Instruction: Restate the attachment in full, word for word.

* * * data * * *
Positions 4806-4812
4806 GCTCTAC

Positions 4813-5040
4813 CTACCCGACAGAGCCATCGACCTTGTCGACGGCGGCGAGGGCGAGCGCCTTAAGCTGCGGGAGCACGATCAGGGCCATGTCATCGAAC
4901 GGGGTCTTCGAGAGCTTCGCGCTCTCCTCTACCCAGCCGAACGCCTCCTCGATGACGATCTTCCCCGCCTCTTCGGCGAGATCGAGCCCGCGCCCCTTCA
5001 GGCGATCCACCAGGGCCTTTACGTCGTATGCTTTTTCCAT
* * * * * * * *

Positions 4806-4812
4806 GCTCTAC

Positions 4813-5040
4813 CTACCCGACAGAGCCATCGACCTTGTCGACGGCGGCGAGGGCGAGCGCCTTAAGCTGCGGGAGCACGATCAGGGCCATGTCATCGAAC
4901 GGGGTCTTCGAGAGCTTCGCGCTCTCCTCTACCCAGCCGAACGCCTCCTCGATGACGATCTTCCCCGCCTCTTCGGCGAGATCGAGCCCGCGCCCCTTCA
5001 GGCGATCCACCAGGGCCTTTACGTCGTATGCTTTTTCCAT